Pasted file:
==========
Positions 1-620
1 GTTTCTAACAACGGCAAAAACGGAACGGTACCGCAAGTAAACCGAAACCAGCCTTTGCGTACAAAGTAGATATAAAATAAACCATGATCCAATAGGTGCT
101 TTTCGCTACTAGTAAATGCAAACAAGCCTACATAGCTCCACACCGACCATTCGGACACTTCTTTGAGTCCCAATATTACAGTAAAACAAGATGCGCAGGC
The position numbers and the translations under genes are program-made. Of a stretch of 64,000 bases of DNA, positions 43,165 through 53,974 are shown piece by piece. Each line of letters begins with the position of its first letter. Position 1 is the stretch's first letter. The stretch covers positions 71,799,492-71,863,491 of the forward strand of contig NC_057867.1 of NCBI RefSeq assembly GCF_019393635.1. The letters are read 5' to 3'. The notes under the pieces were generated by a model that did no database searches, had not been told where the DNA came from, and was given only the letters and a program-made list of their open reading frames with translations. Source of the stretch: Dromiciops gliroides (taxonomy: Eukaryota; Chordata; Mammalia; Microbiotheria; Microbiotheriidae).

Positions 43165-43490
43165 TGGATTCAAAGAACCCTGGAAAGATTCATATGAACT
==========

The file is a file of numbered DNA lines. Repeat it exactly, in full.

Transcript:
Positions 1-620
1 GTTTCTAACAACGGCAAAAACGGAACGGTACCGCAAGTAAACCGAAACCAGCCTTTGCGTACAAAGTAGATATAAAATAAACCATGATCCAATAGGTGCT
101 TTTCGCTACTAGTAAATGCAAACAAGCCTACATAGCTCCACACCGACCATTCGGACACTTCTTTGAGTCCCAATATTACAGTAAAACAAGATGCGCAGGC
The position numbers and the translations under genes are program-made. Of a stretch of 64,000 bases of DNA, positions 43,165 through 53,974 are shown piece by piece. Each line of letters begins with the position of its first letter. Position 1 is the stretch's first letter. The stretch covers positions 71,799,492-71,863,491 of the forward strand of contig NC_057867.1 of NCBI RefSeq assembly GCF_019393635.1. The letters are read 5' to 3'. The notes under the pieces were generated by a model that did no database searches, had not been told where the DNA came from, and was given only the letters and a program-made list of their open reading frames with translations. Source of the stretch: Dromiciops gliroides (taxonomy: Eukaryota; Chordata; Mammalia; Microbiotheria; Microbiotheriidae).

Positions 43165-43490
43165 TGGATTCAAAGAACCCTGGAAAGATTCATATGAACT